In Australia, Macquarie Group was a rare stand out, rising 19% after posting a smaller-than-expected drop in profit and saying earnings may not be as badly hurt as expected by the credit crunch. Other Australian banks were weak, but not as bad as those in the US or Europe.
In Indonesia , the country’s state-owned deposit guarantee agency took over Bank Century on Friday, the first such bank collapse in Indonesia since the Asian financial crisis of a decade ago.
And in Germany , Landesbank Baden-Württemberg’s (LBBW) has offered “concrete merger talks” with its Bavarian Landesbank counterpart, BayernLB, a move that could create one of the country’s three largest banks with a balance sheet of around $US1.1 trillion. According to German media reports there was a reason for the offer: LBBW said it would make a loss this year, and its mostly local and state government owners committed €5 billion to shore up the bank’s capital. LBBW said it might also seek guarantees for up to €20 billion of debt from the federal government’s bailout fund. BayernLB has already asked for €5.4 billion of new capital from the government-led bank bail-out fund.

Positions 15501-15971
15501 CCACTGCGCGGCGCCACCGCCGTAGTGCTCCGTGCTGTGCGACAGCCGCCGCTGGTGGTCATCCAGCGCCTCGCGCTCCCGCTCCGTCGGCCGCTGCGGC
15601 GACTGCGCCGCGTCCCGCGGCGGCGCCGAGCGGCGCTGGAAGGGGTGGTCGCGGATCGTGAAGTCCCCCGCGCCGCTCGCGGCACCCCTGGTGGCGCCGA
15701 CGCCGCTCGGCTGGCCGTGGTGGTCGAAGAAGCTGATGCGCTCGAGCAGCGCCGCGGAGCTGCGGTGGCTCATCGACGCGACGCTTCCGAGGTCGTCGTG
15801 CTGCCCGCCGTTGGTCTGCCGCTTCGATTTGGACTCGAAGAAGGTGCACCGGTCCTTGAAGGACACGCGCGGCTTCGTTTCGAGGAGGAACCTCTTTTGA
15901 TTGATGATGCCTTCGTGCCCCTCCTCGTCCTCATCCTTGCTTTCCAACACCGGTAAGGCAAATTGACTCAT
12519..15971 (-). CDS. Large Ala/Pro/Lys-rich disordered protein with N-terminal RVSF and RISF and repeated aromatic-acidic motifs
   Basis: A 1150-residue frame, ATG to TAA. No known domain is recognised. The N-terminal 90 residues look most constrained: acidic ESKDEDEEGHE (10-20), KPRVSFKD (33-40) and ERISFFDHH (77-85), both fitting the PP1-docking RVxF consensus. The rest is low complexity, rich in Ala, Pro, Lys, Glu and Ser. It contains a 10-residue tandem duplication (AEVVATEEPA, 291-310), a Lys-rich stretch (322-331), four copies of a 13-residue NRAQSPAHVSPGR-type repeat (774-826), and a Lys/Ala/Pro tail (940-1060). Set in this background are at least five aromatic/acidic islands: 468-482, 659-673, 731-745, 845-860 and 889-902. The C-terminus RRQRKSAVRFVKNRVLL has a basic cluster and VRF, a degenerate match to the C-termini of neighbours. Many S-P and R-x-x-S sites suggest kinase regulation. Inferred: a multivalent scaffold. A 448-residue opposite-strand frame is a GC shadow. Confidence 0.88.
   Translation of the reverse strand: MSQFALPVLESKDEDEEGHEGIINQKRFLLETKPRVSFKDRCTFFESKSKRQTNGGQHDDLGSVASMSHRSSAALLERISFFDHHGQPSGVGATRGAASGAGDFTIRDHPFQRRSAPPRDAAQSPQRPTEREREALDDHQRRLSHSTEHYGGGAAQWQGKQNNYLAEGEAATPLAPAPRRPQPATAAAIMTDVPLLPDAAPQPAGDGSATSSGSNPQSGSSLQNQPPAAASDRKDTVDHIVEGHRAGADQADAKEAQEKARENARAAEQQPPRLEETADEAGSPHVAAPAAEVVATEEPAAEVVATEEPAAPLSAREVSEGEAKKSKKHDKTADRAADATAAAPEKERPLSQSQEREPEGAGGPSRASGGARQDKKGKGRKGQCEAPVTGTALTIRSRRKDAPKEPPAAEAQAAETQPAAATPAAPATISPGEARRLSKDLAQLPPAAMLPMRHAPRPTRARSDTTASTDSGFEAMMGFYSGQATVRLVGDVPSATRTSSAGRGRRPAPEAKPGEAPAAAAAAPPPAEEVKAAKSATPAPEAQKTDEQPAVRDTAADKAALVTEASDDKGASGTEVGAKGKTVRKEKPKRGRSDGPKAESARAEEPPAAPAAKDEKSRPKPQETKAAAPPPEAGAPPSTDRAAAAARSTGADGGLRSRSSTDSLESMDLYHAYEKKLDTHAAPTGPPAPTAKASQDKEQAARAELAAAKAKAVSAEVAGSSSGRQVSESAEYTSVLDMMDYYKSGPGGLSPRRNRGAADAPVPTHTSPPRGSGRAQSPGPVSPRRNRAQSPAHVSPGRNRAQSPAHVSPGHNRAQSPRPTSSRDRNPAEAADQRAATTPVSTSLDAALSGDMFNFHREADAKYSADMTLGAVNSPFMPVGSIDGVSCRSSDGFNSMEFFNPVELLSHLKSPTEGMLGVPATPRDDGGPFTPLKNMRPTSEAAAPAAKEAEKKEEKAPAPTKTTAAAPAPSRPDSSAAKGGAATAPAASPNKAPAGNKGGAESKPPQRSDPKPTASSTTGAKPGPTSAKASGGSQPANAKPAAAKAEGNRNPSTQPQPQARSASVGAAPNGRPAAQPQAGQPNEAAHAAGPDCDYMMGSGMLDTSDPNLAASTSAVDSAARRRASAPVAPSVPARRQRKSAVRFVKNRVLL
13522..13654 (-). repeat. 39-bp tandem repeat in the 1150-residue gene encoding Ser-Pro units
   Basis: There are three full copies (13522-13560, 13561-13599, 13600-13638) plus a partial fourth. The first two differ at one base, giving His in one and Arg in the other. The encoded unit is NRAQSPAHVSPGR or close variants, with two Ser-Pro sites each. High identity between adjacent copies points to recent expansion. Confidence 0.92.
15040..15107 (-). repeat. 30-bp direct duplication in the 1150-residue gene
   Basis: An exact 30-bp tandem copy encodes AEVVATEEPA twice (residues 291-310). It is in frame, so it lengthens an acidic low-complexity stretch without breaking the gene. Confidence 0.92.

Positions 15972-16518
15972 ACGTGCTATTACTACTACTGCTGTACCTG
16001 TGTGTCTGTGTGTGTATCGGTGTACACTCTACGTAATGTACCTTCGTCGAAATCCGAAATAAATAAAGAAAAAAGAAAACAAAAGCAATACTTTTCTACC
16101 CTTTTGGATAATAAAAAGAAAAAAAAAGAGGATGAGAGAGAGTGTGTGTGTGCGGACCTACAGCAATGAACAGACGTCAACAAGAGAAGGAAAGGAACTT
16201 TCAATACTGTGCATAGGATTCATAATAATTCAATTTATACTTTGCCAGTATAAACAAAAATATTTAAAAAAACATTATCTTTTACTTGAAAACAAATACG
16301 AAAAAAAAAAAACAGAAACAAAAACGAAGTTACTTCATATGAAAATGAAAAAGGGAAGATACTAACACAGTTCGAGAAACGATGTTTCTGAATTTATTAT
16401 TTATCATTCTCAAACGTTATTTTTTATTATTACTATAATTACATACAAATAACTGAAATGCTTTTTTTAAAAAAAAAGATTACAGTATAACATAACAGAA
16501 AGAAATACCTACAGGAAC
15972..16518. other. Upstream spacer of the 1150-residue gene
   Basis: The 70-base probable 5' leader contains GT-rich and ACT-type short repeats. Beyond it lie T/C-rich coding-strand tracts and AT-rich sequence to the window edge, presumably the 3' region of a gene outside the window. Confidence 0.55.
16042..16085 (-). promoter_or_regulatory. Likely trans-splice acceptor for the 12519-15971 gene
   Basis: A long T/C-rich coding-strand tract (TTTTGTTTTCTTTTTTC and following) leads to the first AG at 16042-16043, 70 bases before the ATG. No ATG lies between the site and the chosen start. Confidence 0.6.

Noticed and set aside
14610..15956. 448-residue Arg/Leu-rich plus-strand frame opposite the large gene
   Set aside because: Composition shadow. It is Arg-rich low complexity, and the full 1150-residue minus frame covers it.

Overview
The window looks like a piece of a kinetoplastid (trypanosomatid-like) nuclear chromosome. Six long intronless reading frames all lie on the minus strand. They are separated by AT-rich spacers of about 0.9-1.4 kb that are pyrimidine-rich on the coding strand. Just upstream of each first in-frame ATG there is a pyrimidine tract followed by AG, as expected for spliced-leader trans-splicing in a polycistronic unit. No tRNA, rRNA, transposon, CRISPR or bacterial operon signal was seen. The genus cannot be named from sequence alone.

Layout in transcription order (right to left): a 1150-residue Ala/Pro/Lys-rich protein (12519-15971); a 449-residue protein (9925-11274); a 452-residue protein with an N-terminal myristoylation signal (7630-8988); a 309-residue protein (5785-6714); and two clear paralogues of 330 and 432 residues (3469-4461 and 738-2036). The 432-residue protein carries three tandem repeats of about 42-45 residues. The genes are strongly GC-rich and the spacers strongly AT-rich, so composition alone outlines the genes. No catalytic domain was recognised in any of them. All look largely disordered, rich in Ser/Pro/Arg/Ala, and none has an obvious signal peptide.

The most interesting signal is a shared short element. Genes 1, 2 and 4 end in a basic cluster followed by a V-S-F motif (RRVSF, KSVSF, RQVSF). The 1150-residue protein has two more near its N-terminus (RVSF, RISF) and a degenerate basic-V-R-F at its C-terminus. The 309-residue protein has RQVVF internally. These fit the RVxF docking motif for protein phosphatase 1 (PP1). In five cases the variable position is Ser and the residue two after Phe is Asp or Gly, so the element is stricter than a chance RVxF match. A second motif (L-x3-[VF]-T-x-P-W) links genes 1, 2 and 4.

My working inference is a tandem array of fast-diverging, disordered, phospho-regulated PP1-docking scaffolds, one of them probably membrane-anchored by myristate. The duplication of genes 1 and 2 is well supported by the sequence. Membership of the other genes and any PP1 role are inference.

Don’t forget to check back to Crikey’s Global Meltdown Map on our website for a running tally of fallen financial institutions: